4

Is there a shell that supports distinguishing between variable types and multidimensional arrays?

At a minimum, it should distinguish between Strings, Integers, Floats and Doubles.

The following commands should be different. command 1 and command "1" if variable types were supported. Notice it would be similar to a c function like fun(1) and fun("1"). Alternatively it should have 2 separate syntaxes for shell and calling functions.

16
  • Bash can distinguish between strings and integers.
    – muru
    Oct 17 '15 at 2:26
  • @muru True but not when passing arguments into a command. In addition it only really supports 2 types Strings and Numbers, which is to narrow according to my question.
    – William
    Oct 17 '15 at 2:29
  • *integers, not numbers. Your question is about variables. Arguments to a command can be the content of variables, so I don't see what you mean by the first sentence.
    – muru
    Oct 17 '15 at 2:31
  • 2
    Is that a fact? Anyway if it's the case that eventually they become strings, why should the shell take the trouble of parsing them?
    – muru
    Oct 17 '15 at 2:39
  • 1
    cygwin sucks. but, since we're kind of one the subject, Korn's group is also responsible for UWIN.
    – mikeserv
    Oct 20 '15 at 4:48
4

Perl Shell supports three types of variables: scalars, lists, and hashes.

Perl Shell (psh) combines aspects of bash and other shells with the power of Perl scripting.

and

The Perl Shell is a shell that combines the interactive nature of a Unix shell with the power of Perl. The goal is to eventually have a full featured shell that behaves as expected for normal shell activity. But, the Perl Shell will use Perl syntax and functionality for control- flow statements and other things.

It doesn't so much distinguish between Strings, Integers, Floats and Doubles[1], as seamlessly convert between them as needed, exactly as Perl does.

It's difficult to see any reason why a shell would need to distinguish between a number 1 and the string "1" in any situation where auto-coversion was the Wrong Thing To Do, or where different operators for string vs numeric vs regexp comparison didn't suffice. Much like bash or other shells do.

[1] See specialist modules like Math::BigFloat if special handling of float types is required. or Math::Bigint for very large integers.

11
  • 3
    finally! a question to which psh is an answer!!
    – cas
    Oct 17 '15 at 3:42
  • Does this run on Windows?
    – William
    Oct 20 '15 at 3:41
  • no idea, i rarely use windows. i would have thought that Powershell would be more appropriate on windows.
    – cas
    Oct 20 '15 at 5:03
  • Why doesn't something like the following work $test="test";echo $test? I don't see the advantage of perl if you can't pass variables as arguments.
    – William
    Nov 21 '15 at 23:04
  • what did i say that makes you think that? it's certainly not true.
    – cas
    Nov 21 '15 at 23:13
4

There's a tension between having fine distinction between types and allowing quick typing. Shells are strongly geared towards quick typing: their purpose is to let you do once-off stuff easily, in as few characters as possible. Having to add quotes because you want 1 to be a string (to pass it to a program) rather than a number would be a burden.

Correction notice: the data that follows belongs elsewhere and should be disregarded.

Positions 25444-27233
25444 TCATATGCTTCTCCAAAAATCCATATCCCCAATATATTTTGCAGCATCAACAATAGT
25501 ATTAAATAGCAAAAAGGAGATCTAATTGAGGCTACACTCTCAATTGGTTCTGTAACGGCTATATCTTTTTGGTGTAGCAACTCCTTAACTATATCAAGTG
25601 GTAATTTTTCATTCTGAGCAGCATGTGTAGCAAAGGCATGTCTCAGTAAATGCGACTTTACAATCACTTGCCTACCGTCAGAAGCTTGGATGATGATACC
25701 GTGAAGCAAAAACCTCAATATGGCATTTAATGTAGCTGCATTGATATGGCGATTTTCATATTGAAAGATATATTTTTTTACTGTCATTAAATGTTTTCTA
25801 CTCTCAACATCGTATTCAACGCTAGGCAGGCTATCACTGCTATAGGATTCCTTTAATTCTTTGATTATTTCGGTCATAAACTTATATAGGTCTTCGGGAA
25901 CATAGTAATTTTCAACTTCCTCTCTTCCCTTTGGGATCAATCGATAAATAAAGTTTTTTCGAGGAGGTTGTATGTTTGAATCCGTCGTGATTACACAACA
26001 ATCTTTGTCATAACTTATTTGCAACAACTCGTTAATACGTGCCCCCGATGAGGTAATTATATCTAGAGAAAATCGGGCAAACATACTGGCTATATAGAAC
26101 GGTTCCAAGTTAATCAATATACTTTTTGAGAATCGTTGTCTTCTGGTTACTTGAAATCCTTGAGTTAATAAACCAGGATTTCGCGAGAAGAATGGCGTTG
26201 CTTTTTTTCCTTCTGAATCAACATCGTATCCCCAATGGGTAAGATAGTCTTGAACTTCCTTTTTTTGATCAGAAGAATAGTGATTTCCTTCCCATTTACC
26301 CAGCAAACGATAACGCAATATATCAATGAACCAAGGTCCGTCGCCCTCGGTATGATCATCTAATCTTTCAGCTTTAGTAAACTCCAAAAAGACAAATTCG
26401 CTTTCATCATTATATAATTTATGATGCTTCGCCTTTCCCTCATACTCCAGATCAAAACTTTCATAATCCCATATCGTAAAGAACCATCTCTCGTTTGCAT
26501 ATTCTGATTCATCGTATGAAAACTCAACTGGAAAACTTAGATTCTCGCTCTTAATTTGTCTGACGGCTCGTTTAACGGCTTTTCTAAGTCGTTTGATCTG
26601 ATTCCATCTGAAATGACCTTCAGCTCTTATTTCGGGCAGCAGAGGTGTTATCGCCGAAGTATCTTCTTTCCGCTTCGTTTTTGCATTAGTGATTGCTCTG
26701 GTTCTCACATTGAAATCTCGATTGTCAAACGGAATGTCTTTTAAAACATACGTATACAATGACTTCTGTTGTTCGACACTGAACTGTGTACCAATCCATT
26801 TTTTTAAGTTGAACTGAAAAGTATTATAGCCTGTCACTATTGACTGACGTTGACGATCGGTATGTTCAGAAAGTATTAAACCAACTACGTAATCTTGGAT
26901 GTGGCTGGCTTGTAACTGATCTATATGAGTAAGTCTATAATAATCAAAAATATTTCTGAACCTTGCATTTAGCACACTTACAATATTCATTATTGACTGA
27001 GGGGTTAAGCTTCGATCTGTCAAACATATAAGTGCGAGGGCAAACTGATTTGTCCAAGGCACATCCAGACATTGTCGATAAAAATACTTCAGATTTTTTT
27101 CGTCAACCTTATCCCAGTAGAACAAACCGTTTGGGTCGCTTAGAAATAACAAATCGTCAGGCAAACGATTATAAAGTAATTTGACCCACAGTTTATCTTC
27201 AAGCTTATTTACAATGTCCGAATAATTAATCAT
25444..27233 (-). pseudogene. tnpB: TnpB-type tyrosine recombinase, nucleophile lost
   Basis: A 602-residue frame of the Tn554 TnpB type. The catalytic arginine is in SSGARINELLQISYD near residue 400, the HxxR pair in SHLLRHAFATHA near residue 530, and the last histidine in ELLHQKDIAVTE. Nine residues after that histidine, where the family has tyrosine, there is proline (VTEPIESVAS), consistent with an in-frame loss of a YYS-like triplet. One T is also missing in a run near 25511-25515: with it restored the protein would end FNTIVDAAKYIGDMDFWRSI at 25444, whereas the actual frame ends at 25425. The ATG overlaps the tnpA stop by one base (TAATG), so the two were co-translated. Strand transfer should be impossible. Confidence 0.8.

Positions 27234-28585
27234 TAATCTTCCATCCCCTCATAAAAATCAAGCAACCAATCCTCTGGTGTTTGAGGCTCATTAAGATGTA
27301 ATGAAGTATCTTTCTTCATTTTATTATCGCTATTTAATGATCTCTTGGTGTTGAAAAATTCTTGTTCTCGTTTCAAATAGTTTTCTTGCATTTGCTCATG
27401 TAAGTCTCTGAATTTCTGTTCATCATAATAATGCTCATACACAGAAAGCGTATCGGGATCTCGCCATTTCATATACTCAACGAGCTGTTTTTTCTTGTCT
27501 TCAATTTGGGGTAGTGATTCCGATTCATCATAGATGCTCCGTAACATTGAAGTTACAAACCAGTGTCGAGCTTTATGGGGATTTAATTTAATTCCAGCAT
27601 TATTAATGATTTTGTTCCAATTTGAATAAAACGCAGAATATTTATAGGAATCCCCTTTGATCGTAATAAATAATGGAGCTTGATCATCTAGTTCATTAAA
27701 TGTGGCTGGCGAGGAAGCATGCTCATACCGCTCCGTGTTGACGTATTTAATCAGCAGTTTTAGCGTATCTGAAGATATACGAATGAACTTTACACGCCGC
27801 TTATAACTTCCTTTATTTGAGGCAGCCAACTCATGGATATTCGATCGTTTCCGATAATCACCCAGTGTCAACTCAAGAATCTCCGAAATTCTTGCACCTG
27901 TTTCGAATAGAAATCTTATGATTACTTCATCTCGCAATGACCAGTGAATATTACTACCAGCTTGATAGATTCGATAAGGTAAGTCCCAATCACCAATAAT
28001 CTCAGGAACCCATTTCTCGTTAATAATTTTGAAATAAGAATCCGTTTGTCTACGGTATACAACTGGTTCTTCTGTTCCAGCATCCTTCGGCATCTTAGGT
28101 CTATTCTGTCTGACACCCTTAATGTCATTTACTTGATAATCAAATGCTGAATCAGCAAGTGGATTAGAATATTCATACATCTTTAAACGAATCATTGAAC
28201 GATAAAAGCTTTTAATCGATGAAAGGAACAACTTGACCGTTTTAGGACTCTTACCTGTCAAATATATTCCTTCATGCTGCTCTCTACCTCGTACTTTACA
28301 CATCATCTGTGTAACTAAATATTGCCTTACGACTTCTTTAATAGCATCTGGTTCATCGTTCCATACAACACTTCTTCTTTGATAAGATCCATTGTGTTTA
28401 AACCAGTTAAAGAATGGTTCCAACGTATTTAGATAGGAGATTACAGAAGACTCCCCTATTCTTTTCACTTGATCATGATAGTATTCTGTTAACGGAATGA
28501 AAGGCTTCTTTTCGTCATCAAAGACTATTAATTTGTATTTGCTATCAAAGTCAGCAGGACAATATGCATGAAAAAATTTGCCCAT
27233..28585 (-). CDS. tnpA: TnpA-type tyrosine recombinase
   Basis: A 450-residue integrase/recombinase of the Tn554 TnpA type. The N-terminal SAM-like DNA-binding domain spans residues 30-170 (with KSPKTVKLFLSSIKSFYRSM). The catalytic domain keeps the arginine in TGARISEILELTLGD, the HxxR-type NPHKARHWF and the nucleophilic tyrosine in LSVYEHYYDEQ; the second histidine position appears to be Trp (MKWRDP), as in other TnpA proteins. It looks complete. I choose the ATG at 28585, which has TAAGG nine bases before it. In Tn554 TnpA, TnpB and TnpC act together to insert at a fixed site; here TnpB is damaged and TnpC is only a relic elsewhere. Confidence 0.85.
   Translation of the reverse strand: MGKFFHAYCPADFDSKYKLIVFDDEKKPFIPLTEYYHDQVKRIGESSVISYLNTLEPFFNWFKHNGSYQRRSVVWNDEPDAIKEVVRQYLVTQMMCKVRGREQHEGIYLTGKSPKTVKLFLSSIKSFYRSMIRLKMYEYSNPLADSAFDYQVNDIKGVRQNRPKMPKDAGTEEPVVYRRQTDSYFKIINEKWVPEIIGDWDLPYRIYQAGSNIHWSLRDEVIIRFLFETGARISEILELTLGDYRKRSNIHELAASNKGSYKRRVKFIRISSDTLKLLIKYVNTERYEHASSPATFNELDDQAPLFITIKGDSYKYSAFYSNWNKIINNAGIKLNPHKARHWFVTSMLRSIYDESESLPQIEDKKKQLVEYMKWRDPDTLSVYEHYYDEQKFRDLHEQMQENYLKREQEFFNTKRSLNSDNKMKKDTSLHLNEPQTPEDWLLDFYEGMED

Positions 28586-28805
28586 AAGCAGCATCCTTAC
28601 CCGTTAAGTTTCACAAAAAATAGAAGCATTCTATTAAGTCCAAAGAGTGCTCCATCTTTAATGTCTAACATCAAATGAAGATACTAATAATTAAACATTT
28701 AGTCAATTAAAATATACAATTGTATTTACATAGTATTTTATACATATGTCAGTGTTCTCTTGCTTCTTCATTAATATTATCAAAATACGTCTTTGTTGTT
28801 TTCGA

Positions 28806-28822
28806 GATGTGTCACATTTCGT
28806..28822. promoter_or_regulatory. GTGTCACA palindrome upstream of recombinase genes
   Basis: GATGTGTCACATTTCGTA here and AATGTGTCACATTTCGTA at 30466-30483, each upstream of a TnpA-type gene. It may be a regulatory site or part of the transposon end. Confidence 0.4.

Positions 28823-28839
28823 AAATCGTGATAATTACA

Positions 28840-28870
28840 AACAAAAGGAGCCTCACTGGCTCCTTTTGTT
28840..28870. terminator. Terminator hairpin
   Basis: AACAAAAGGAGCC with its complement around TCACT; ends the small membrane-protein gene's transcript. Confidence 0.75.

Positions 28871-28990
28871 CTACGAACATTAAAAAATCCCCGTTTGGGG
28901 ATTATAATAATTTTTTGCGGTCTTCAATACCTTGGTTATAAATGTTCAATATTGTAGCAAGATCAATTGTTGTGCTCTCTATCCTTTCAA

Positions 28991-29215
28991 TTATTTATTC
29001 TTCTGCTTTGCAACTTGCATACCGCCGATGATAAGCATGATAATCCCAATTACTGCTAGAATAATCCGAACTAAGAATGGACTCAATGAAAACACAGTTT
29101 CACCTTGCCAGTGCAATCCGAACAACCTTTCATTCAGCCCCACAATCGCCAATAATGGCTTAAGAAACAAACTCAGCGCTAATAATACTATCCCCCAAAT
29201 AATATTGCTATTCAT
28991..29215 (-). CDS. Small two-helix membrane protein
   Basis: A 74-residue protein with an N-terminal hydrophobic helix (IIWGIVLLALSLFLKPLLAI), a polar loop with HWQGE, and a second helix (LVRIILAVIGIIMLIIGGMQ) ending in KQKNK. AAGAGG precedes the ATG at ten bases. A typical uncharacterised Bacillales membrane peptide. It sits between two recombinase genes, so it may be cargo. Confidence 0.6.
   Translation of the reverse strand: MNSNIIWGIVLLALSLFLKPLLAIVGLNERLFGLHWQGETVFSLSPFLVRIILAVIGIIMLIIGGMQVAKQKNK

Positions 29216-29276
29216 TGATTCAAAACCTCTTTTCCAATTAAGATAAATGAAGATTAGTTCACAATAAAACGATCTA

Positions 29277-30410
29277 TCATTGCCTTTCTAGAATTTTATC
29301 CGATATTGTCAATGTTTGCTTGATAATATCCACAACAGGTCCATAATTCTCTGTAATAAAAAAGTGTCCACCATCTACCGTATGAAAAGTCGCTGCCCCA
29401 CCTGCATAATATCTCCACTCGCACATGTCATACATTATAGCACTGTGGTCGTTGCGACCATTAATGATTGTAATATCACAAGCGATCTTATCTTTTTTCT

Ksh, bash and zsh do have typed variables. However, these variables are just strings with extra validation. If you try to set an integer variable to a value that isn't an arithmetic expression, you'll get an error, or sometimes the value 0 (and in particular any valid identifier is replaced by 0 if it isn't a defined variable, unless set -u is in effect).

$ integer n
$ n=3
$ echo $n
3
$ n=2+2
$ echo $n
4
$ n=undefined+1
$ echo $n
1
$ n='_!@()#(*#'
mksh: _!@()#(*#: unexpected '!'

Ksh93 goes further and allows you to define custom types (with typeset -T), with functions to get and set variable values (called discipline functions) that allow you to reject invalid values. There's a predefined helper enum to define a type with a finite number of allowed values.

$ enum day=(Sunday Monday Tuesday Wednesday Thursday Friday)
$ day d=Monday
$ echo $d
Monday
$ d=monday
ksh93: d:  invalid value monday

All values can be transparently used as strings though. If you don't want that, you automatically reduce the value of the language as a shell, because in the end the primary purpose of a shell is to run other programs, and a program's command line arguments are strings. However, there are interactive environments in which launching other programs is not considered the primary task, which don't have automatic conversion to strings. I list some in Object-oriented shell for *nix

2
  • It doesn't appear multiple dimensional arrays are supported is that correct? Also do you mind posting a Double and Float example?
    – William
    Oct 20 '15 at 3:48
  • Ksh93 and zsh have floats (float x), bash doesn't. You only get the maximum precision supported by the implementation (what C calls double or long double). When it comes to compound data structures, there are only arrays and string→string maps (which shells call associative array), in particular none give you nested arrays. Look at the documentation of the typeset builtin (declare in bash) to see what types each shell supports. Oct 20 '15 at 12:23

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